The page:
Though, what if you wanted (given any character position) to be able to teleport to a location that is not pre-defined. A dynamic teleport. What do you do? I asked myself this, and here’s a simple solution that I used for my puzzle platformer Multi.

multi-title-screen

First lets define a few terms and variables:

  • Ideal Teleport – A teleport  which results in the character being where you most want in a regular scenario.
  • Teleport – A boolean variable that determines whether the character can teleport or not. It is reset with the use of an alarm.
  • Teledist – A fixed integer that determines the position change of the ideal teleport. I used the value 96 pixels.
  • Par_solid – The fundamental solid object of my game (I did not use Game Makers solid variable, this article explain why.

It also helps to know  the basics of Game Maker Language’s (GML), and how one of its functions place_meeting works. If not I suggest you check out this great post in the Game Maker forums by Torigara.

Continue reading Game Maker – Dynamic Teleport

Planning in Games

At University my final year project involved building a plan recognition agent for the board game R.I.S.K. Since then, reading about plans in games is a past time of mine, and AiGameDev is a great place to do that.

planning-in-games-aigamedev-logo

For those of you with an interest in A.I. in games, AiGameDev is one of the best resources I’ve come across. Whilst browsing through their impressive collection of articles I came across a gem on planning in games written by Alex J. Champandard.

Check out the full article here!

Reading this article and watching this video was a joy. It reminded me of nights spent learning about STRIPS and HTN’s from Game Developer magazine. So if your interested in planning in games, this is definitely a great place to start.

The Creature A.I. of Black and White

Black and White is where my interest in A.I. in games started. (A little context) Black and White is a god game designed and created by Lionhead Studios under the directive of Peter Molyneaux. In Black and White you are a god born of the prayers of people, free to do whatever you please through the islands of the game.

In your journeys you are eventually given a creature. A tiny little thing, it behaves just like a child – curious yet inexperienced and frightened of the big bad world. Similar to a child you can teach it, it will then think and act based on what  was taught by you. Invest enough time and your creature can become your ultimate agent. It was a fascinating example of A.I. in games.

black-and-white-creature
The Creature Cave

Black and White’s Artificial Intelligence was designed and implement by Richard Evans, and in my opinion it was the creature feature in particular that elevated the experience of certain aspects of the game. Employing sophisticated A.I techniques, it gave deeper meaning to your relationship with the creature, you felt responsible for it (well at least I did) having to train and look after it while it grew up.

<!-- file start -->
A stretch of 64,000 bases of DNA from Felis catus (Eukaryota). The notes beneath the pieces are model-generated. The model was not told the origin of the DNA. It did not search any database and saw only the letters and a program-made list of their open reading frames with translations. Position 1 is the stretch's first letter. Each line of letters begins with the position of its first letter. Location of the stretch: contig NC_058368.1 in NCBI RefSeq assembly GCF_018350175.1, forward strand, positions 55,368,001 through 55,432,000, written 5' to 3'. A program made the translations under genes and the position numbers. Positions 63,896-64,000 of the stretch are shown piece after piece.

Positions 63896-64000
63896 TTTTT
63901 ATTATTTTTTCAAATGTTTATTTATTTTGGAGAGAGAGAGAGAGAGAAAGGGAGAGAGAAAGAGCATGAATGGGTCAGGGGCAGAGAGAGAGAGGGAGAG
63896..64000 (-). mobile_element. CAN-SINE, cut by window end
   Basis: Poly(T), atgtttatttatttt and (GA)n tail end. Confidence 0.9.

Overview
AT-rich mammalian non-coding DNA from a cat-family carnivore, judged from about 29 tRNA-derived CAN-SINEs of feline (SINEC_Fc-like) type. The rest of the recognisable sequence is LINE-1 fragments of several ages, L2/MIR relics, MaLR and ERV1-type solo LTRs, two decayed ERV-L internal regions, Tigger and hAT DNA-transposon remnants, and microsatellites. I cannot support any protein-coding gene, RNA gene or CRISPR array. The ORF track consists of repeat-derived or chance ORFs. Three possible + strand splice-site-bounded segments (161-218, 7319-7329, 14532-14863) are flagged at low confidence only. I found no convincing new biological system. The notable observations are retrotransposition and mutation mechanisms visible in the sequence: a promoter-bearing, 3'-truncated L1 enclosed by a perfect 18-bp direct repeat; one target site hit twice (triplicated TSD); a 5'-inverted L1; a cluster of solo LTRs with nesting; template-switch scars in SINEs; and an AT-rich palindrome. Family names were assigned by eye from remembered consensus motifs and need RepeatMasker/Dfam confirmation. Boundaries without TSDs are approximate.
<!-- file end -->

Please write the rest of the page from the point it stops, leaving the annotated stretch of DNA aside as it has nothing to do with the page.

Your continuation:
Notable features related to the creature included:

  • Leashes – Which gave the player some behavioral control of the creature.
  • Creature Combat – Where creatures would fight autonomously when not commanded by the player.

A battle from Black and White: Creatures Isle. The Crocodile is controlled entirely by the game.

AiGameDev, who listed it as the most influential AI game, summed up the technical innovations as:

  • The gameplay is focused on the interaction with a large AI creature which can learn from examples, and takes reward and punishment.
  • The design integrates artificial life within the context of a strategy game.
  • The engine uses a solid AI architecture, rooted in cognitive science, known as belief-desire-intention (BDI).
  • Machine learning techniques such as decision trees and neural networks are used with great success.

If you are interested in learning more about the innards of Black and Whites creature A.I. then check out this great paper by James Wexler.

Two Great Books on Game Design

If you interested in learning more about game design, here are two great books you should definitely check out.

A Theory of Fun

Written by Raph Koster, A Theory of Fun Given was a great gift from a friend. It’s exactly what it says it is ‘A Theory’ about Fun. After reading it I’d describe it as actually quite light reading; a short and colorful book filled with plenty of pictures that’s well worth a read for those new to game design.

theory-of-fun

Art of Game Design a Book of Lenses

Written by Jesse Schell, The Art of Game Design is a comprehensive look into exactly that The Art of Game Design (it’s a good sign a book does what it says). I’m actually reading it at the moment, and so far it’s a joy particularly because of the authors writing style. The book is giving me an holistic look  into game design that’s changing my perception of how I look at everything surround games. Another book well worth your time.

the-art-of-game-design